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Swiss president makes surprise decision to quit government

Swiss president makes surprise decision to quit government
Source: Video Screenshot

Swiss President Alain Berset announced Wednesday that he will quit the government at the end of 2023, in a surprise move after more than a decade of ministerial service.

Berset, 51, said he would step down from Switzerland’s Federal Council government at the end of year, telling a hastily arranged press conference in the capital Bern that it was “the right time to leave”.

The wealthy Alpine country’s presidency rotates annually among the council’s seven members.

Berset is the youngest and also the longest-serving minister, having joined the government in 2012. He is in his second spell as president, having previously taken a turn in 2018.

“I have the feeling that I’ve accomplished what is possible. I have given everything,” he said.

He told the Federal Council that he planned to leave the government “at the end of the year”.

Berset was a critical player in arranging the emergency takeover of the stricken bank Credit Suisse by its larger rival UBS over a weekend in March this year.

He feared Switzerland’s second-biggest bank would otherwise have imploded within days, triggering domestic chaos and potentially a global banking crisis.

Berset is Switzerland’s interior minister and as the minister in charge of health, he played a key role in the country’s handling of the Covid-19 pandemic.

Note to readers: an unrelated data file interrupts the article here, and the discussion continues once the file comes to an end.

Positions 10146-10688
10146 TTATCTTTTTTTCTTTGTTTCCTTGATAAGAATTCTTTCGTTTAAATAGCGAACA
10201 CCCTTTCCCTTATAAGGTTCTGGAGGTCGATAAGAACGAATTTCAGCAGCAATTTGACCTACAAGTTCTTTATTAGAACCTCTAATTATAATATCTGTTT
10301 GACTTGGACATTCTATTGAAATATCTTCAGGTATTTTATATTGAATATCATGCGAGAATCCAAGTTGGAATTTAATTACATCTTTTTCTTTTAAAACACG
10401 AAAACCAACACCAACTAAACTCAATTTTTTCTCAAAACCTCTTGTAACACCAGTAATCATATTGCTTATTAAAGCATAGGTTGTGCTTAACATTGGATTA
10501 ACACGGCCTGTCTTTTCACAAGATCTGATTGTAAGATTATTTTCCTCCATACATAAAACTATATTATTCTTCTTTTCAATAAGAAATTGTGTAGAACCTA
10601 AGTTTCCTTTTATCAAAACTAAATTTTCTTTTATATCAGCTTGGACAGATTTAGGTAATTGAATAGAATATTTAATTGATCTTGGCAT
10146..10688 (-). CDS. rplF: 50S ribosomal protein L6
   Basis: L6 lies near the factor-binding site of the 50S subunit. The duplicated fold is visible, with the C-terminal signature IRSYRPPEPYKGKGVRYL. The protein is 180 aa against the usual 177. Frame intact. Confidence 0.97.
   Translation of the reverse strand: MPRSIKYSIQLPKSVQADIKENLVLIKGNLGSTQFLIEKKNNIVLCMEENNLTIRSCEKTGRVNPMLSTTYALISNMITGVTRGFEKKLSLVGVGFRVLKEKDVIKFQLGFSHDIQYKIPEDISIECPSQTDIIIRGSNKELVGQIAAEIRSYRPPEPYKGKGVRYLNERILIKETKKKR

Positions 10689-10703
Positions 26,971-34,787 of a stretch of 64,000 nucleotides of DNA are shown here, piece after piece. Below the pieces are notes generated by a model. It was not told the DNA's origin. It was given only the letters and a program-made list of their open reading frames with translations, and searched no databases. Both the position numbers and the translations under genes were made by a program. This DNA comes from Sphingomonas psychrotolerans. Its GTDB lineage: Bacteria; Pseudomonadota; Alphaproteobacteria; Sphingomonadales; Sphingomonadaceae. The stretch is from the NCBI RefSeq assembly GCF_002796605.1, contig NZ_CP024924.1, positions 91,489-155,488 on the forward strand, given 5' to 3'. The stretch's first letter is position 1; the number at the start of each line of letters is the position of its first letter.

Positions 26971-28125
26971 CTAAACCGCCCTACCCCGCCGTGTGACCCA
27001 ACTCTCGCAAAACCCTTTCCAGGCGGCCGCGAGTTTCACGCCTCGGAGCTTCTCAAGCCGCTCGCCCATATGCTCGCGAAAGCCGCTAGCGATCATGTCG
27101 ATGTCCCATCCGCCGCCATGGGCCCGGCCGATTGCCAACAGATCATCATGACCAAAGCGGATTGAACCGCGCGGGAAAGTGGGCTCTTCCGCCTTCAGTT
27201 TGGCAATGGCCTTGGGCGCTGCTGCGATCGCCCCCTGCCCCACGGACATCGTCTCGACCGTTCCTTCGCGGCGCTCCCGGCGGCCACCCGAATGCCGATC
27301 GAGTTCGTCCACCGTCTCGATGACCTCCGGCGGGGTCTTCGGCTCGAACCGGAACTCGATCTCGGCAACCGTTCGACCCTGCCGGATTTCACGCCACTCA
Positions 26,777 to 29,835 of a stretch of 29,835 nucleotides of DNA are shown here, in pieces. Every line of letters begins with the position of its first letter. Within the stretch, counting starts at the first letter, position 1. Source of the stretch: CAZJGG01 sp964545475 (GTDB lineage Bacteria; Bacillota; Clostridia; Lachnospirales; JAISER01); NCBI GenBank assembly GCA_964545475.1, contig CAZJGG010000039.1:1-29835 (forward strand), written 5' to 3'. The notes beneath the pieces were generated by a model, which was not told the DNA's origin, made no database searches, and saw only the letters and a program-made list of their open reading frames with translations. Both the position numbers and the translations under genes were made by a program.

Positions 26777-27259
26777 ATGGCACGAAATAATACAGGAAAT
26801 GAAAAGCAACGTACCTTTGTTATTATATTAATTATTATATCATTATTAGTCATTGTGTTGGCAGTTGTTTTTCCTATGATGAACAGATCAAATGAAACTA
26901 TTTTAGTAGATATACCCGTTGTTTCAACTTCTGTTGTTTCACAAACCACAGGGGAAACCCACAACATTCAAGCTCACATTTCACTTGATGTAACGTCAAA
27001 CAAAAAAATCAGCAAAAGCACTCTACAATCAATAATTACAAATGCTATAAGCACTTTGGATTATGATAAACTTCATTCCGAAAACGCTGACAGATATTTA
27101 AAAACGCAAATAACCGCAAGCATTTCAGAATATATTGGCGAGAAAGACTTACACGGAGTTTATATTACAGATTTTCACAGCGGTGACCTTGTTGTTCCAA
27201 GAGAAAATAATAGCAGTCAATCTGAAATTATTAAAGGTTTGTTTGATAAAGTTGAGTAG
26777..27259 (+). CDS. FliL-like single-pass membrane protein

He admitted in December 2020 that the government blundered in easing restrictions too far, resulting in some of Europe’s fiercest infection rates during the pandemic’s second wave.

At the height of the crisis, he faced death threats and was put under police protection — an extremely rare move in Switzerland.

“We were under enormous pressure. I would never have imagined such violence,” he said.

He is facing a parliamentary investigation, opened in January, into alleged systematic media leaks from his office of confidential government plans for handling the pandemic, such as vaccination and reopening businesses.

Berset insisted it played “no role” in his decision to step down.

– Neutrality question –

Berset has played a role on the international stage, notably in handling Switzerland’s strict military neutrality in the face of war on the European continent following Russia’s invasion of Ukraine.

Switzerland has so far refused to allow countries that hold Swiss-made weaponry to re-export it to Ukraine.

He chaired meetings of the UN Security Council in New York during Switzerland’s presidency in May.

Among his achievements in government was raising the retirement age for women to 65.

Berset said he had no plans for what he might do next after leaving the government.

Seats on the Federal Council rarely come up for grabs.

They are shared among the main political parties under a decades-old tacit agreement, known as “the magic formula”, which generally remains unaffected by power shifts in parliament but reflects the spirit of compromise that characterises Swiss democracy.

Berset is from the Socialist Party.

Vice-president Viola Amherd, the defence minister, will serve as president in 2024. She is from the centre-right Centre party.

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Agence France-Presse (AFP) is a French international news agency headquartered in Paris, France. Founded in 1835 as Havas, it is the world's oldest news agency.

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